New rooms, tours, activities: Queen Mary is royal again, Long Beach says. But at a whopping cost

Amid cool weather, people fish from a kayaks with a view of the historic RMS Queen Mary ocean liner.
The historic Queen Mary in Long Beach.
(Allen J. Schaben / Los Angeles Times)

Repairs for the Queen Mary have cost the city of Long Beach more than $45 million over the last eight years, according to city records obtained by The Times, a hefty bill as the city looks to keep the historic ship on a fledgling path toward profitability.

Repairs have included more than $3 million for rust and hull repairs, and $3.35 million for bulkhead repairs and removing lifeboats.

More repairs — both essential and costly — to keep the 90-year-old ship operational are still expected, but city officials are optimistic that the financial head winds the ship has battled are easing. Last year, the Queen Mary generated more than $12.6 million in revenue, including more than $3 million in profits between June and October.


Years after running a deficit and being forced to shut down because of the COVID pandemic, the Queen Mary is now making a profit.

Jan. 4, 2024

For the end of fiscal year 2024 — the first year the ship has been fully operational since it was shut down during the COVID-19 pandemic — city officials expect the aging ocean liner to bring in a “modest profit” of $3.6 million.

“From an operating perspective, the Queen Mary can now support operating expenses with regular operating revenue,” city officials said in a statement. “All revenue generated is being invested directly back to the ship and vicinity.”

But the records from the city, first reported by the Long Beach Business Journal, have offered a glimpse into the significant costs that have come with the city’s effort to keep and preserve the historic vessel.

At one time, the Queen Mary was dubbed the world’s fastest and most luxurious cruise ship. Among its celebrity and royal guests were the Duke and Duchess of Windsor, Bob Hope and Elizabeth Taylor, who paid extra for her poodle. It also transported soldiers to the European front during World War II.

After Long Beach bought the Queen Mary from the Cunard Line shipping company in 1967, various firms were brought in to manage the vessel and develop adjacent property.

In 2021, the city took over the Queen Mary amid worries that it was not being maintained. City officials at the time were aware that the ocean liner was in dire need of repairs.


One study in 2017 estimated that it could need up to $289 million in repairs and renovations, and court documents showed about $23 million in repairs were needed to keep the once majestic ship from capsizing.

In addition to the needed repairs, city officials point out that from 2007 to 2019, before Long Beach took over, private operators had reported more than $31 million in losses.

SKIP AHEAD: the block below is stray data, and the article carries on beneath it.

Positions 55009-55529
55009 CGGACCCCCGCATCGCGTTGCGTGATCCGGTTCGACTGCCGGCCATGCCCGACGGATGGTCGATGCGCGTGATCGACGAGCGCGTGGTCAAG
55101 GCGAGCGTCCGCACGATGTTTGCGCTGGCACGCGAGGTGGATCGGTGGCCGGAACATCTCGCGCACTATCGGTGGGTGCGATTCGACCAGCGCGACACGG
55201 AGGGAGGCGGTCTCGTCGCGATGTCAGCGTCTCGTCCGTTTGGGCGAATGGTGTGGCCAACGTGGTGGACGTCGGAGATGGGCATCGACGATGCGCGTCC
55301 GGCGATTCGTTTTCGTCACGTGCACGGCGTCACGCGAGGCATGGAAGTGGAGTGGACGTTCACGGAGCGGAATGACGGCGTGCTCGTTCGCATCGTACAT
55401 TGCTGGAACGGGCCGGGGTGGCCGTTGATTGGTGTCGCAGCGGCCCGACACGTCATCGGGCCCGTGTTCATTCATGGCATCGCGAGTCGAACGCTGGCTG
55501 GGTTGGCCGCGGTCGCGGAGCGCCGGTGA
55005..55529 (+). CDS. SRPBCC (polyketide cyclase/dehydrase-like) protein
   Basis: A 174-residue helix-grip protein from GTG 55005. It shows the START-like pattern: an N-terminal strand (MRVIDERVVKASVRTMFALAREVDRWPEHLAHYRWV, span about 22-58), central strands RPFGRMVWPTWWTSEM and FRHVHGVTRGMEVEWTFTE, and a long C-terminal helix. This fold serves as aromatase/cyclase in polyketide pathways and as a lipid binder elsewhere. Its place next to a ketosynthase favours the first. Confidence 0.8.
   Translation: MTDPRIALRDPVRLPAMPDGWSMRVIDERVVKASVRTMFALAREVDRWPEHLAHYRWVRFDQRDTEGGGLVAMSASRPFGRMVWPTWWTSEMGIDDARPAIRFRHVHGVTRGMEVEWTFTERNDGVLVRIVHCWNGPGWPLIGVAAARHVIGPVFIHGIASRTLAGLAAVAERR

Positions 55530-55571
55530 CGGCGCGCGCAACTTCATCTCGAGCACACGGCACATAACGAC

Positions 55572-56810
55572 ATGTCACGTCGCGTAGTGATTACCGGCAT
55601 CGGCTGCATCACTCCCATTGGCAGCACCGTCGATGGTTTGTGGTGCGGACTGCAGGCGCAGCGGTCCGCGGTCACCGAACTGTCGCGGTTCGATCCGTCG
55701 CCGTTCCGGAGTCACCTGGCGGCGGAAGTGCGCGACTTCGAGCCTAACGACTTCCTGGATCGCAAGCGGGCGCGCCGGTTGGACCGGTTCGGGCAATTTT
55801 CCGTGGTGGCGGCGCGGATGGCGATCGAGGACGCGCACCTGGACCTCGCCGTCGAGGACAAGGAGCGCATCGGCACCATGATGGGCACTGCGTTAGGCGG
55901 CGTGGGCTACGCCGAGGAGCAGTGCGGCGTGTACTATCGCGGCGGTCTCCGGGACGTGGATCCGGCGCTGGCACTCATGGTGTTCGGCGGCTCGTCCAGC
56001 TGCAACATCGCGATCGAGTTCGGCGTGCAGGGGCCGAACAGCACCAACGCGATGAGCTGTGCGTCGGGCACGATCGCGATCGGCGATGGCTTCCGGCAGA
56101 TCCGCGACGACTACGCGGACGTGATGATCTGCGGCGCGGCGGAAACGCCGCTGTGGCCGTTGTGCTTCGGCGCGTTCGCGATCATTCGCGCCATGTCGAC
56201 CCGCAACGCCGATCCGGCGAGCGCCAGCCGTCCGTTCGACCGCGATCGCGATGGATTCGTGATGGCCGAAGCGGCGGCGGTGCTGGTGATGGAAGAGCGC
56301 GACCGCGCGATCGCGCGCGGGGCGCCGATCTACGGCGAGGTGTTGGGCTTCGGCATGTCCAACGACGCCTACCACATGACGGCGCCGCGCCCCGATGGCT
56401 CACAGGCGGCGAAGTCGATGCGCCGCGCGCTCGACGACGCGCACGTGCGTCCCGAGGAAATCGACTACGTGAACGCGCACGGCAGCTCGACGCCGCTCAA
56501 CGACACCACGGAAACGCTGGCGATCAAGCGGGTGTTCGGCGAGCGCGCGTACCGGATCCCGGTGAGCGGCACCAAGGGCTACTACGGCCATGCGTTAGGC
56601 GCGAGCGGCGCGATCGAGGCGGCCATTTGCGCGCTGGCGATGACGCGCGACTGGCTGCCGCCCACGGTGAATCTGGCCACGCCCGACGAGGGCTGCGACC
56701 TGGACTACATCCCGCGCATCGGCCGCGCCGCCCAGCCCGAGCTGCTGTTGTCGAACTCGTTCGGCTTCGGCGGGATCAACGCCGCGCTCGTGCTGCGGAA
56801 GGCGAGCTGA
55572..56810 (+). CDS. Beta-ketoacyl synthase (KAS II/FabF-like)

Since 2021, city officials said they’d completed at least 25 major projects on the ship.

Most of the $45 million that has been spent on the work, city officials said, has come from revenue from the Queen Mary or related subleases.

In 2017, about $23 million came from a Queen Mary reserve fund and bond issue from the Queen Mary’s Carnival sublease.

A $12-million agreement with the Port of Long Beach, which transferred control of about 14 acres of city property to the port to lease the space to third parties and split revenue with the city, has also helped pay for some of the repairs.

Since the Queen Mary reported seeing a profit last year, city officials have touted the ship and what they say has been an economic success.


Since October, city officials say more than 118,000 people have visited the vessel, and the ship is once again becoming the center of the city’s plans.

“The Queen Mary is thriving once again,” Steve Caloca, general manager for the contracted operator, Evolution Hospitality, said in a statement. “From new Art Deco floors and staircases in the Main Hall, to the restored Observation Bar overlooking our beautiful city of Long Beach, there is so much to do when visiting the Queen.”

Hotel capacity on the ship has been expanded to 200 rooms, and onboard activities have expanded to 22 guest tours, exhibits and other activities.

This year, city officials said, hotel room renovations, elevator upgrades, repair of the ship’s third smokestack and an expansion of the Sun Deck, which is used for special events such as weddings, are planned.

The Queen Mary also is meant to play a crucial role in plans the city has for the nearby area.

Millions of dollars have been poured into repairing the Queen Mary, which was closed due to the pandemic in 2020 and is expected to reopen this year.

Nov. 2, 2022

Officials are looking to develop 43 acres of space next to the ship into “a world-class entertainment and mixed-use development venue.”


“The return of live music, special events and music festivals at the Queen Mary and adjacent Harry Bridges Memorial Park has further highlighted the importance of live music and entertainment to the future success of the ship,” city officials said in a statement. “This waterfront space, with expansive views of the Long Beach shoreline and downtown, collectively represents one of the city’s most unique future development opportunities.”

And although the ship continues to need repairs, city officials said its condition might not be as dire as was once believed.

The study that estimated up to $289 million in needed repairs included $215 million to $261 million for hull repairs, city officials said in a statement. A more recent hull and tank study suggested the cost could be “considerably less.”

“We envision an even brighter future for the Queen Mary and adjacent land with plans for future development that will further elevate its status as a premier tourist destination,” Long Beach Mayor Rex Richardson said in a statement.